May 2013

Science & Technology
  • The New York Times ran an interesting article on new technologies in lighting, while  Japanese scientists announced that they are developing Toretter, an earthquake warning system based on Twitter content.
  • raised $15m in a round led by Omidyar Network and involving Uprising. The company, which was founded in 2007 and has 35m users,  makes it easy for people to create online petitions and is a good example of a socially-driven but for-profit company.
  • ConsultingMD, which connects patients with experts in order to deliver quick second opinions, raised $10m from Venrock. The company claims to be able to aggregate patient records in digital form within 48 hours, assign each patient to the most relevant expert and present information to health care professionals so that they can quickly and accurately provide a diagnosis. More.
  • Edukart, which delivers online education to India, raised $500k from investors including Kima Ventures. Unlike other MOOC providers, the company charges for courses but provides phone/email support from paid subject matter experts and access to an alumni group.
  •, a knowledge exchange marketplace offering short video lessons on a wide range of skills, launched fully (more details here). The company has received $7.m from investors including Redpoint Ventures.
  • PopExpert, which connects students with experts for one-on-one chats, raised $2m from investors including Learn Capital and Expansion VC. Interestingly, the site focuses on development of EQ rather than IQ.
  • Captricity, which is developing technologies to turn handwritten forms into structured data, raised $4.5m in a round led by Social+Capital Partnership  and involving Atlas Ventures, Founders Fund, Greylock Partners and Kapor Capital. The solution has applications in resource-constrained organisations reliant on data to solve development-related issues. More.
  • Mindmixer, which helps organisations to source suggestions and feedback from their user bases, raised $4m.
  • The Economist ran an interesting article on use of mobile phones to improve service delivery in emerging markets. The full article is available here. Similarly, an interesting article from the BBC looked at the opportunities for services delivered through ‘feature’ phone apps within emerging markets. As the articles points out, while this market is relatively under served, sales of such phones still exceed those of smart phones (254m compared to 208m in Q412, according to Gartner, although the balance is likely to shift in 2013) with cost, resilience and battery life making them better suited to many contexts. One example given is ForgetMeNot Africa, which has developed a platform to enable users to send emails or update social networks via SMS or a feature phone app. The article also highlights the point that the technology sector often focuses on areas that are new and exciting, in the process potentially overlooking attractive opportunities or making these hard to market.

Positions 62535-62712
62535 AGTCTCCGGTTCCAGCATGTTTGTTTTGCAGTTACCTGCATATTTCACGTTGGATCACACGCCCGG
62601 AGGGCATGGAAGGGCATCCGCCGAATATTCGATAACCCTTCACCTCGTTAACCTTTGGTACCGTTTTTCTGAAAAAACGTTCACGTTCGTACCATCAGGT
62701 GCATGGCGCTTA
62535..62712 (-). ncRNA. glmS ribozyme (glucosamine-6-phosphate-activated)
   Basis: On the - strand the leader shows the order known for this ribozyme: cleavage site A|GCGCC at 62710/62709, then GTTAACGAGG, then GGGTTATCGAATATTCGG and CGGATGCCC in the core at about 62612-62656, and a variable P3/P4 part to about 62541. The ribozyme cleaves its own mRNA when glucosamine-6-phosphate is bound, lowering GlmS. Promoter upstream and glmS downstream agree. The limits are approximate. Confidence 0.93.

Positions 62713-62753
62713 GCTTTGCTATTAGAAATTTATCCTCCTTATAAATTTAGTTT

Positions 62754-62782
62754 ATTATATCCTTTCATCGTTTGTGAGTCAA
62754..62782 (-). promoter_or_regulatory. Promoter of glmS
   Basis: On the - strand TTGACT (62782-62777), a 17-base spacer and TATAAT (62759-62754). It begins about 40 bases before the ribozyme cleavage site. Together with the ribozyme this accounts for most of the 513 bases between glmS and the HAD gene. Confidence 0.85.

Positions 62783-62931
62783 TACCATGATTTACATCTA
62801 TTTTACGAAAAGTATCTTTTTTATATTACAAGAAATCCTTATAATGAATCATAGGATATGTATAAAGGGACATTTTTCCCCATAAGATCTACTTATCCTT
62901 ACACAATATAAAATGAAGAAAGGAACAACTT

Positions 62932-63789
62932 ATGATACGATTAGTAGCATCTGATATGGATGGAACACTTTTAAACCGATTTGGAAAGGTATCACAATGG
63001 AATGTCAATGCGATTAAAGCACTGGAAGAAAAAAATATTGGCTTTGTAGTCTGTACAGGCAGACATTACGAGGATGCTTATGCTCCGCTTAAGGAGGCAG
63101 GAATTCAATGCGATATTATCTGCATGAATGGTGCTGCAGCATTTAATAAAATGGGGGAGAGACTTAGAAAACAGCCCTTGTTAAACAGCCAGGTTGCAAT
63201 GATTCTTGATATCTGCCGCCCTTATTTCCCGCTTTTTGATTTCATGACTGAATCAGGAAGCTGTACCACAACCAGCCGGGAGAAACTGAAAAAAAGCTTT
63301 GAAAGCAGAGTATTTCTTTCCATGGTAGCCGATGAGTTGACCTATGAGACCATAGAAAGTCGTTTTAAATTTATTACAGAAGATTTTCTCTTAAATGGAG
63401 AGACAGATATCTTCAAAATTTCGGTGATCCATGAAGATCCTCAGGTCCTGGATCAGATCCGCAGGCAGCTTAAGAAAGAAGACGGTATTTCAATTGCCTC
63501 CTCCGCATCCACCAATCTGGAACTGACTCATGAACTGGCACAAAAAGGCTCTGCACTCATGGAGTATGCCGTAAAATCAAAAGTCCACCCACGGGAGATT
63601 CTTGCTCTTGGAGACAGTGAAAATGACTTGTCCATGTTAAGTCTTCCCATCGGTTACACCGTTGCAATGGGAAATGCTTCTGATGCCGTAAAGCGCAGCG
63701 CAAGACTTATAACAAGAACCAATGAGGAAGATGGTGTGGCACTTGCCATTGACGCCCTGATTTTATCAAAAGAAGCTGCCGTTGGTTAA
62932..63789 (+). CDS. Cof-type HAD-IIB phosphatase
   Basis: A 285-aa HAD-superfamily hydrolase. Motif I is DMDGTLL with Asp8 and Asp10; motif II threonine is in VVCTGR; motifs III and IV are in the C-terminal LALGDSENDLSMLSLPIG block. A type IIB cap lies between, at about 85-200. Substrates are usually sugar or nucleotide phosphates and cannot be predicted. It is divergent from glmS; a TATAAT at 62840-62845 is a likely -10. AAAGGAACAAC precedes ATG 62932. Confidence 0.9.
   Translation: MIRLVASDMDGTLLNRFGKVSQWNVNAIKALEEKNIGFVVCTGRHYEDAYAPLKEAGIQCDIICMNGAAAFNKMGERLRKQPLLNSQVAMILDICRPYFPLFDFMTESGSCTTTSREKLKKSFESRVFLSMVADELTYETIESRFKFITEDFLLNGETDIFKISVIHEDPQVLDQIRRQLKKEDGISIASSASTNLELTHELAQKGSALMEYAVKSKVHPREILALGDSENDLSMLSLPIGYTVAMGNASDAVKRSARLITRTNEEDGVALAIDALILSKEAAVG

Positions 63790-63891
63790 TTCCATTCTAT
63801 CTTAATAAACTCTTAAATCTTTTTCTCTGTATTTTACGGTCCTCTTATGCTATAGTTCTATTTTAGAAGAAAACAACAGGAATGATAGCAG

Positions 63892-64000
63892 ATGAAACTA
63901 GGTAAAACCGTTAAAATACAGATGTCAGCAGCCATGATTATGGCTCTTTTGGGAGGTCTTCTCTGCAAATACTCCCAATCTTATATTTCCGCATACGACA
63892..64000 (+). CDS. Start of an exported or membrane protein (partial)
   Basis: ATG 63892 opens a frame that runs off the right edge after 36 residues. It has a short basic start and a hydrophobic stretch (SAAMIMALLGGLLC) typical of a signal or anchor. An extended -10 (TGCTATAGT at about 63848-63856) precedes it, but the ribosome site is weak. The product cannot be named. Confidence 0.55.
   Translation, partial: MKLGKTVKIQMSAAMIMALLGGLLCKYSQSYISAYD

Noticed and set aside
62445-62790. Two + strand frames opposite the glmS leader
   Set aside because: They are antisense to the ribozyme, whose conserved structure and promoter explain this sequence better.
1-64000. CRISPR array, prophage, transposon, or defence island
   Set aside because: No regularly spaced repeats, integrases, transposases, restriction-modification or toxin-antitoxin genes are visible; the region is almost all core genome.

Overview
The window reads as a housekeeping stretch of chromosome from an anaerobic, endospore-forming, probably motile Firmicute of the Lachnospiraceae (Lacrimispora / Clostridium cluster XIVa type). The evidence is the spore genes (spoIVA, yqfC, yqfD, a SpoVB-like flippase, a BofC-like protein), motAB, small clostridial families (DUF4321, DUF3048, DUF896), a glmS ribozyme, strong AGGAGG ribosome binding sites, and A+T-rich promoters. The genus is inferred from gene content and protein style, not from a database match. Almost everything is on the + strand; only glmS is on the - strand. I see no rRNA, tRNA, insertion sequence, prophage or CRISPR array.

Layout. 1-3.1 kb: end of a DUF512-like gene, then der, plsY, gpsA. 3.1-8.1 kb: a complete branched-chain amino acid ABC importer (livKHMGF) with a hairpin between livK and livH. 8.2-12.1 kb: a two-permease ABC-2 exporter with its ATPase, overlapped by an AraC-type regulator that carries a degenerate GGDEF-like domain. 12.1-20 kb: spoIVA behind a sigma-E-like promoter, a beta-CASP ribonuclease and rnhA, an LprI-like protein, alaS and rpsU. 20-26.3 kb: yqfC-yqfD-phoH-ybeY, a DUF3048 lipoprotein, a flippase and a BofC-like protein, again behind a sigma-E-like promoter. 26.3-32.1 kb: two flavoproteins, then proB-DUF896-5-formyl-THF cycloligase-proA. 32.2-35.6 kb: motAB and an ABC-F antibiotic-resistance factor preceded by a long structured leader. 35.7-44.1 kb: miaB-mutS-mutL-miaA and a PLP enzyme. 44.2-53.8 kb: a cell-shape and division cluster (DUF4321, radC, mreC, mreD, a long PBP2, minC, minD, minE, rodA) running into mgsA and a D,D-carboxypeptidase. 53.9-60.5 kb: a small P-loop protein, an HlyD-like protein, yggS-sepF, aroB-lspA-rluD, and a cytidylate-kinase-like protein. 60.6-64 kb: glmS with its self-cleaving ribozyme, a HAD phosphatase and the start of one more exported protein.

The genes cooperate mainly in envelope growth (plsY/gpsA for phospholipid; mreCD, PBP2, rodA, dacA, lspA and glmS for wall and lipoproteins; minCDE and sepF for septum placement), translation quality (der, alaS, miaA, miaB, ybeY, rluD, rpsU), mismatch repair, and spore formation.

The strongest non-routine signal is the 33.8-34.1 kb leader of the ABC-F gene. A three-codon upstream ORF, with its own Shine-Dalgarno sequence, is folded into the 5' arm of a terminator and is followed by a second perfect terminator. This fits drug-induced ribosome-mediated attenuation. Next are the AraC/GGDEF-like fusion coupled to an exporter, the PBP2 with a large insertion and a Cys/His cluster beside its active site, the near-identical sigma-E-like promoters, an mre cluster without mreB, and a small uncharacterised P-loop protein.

In an event marking the launch of the University of Salford’s Social Business Center, Professor Muhammad Yunus, founder of Grameen Bank, gave an interesting talk on the benefits of social business. Grameen defines social businesses as those following seven central tenets:

  • Business objective will not be profit maximisation but rather to tackle a problem, such as poverty, which threatens people and society
  • Financial and economic sustainability
  • Investors receive no return beyond the money originally invested, with no dividends paid thereafter
  • Once investors are repaid, all profits reside within the company to expand/improve activities
  • Environmentally sustainable
  • Market wage and good working conditions for employees
  • Social businesses make the world a better place, so activities should be done with joy

While social businesses can be more effective than charities as a result of their self-sustaining nature and ability to harness the energy of profit-making to the objective of meeting social goals, Professor Yunus was keen to stress that his approach provides a solution for a specific type of problem, and that he would not advocate adoption of this over other models in many other settings. He was also keen to stress that benefits of simplicity in a society trained to think in a complex way, where ‘people get suspicious of simplicity and use complexity to prove their own self worth’.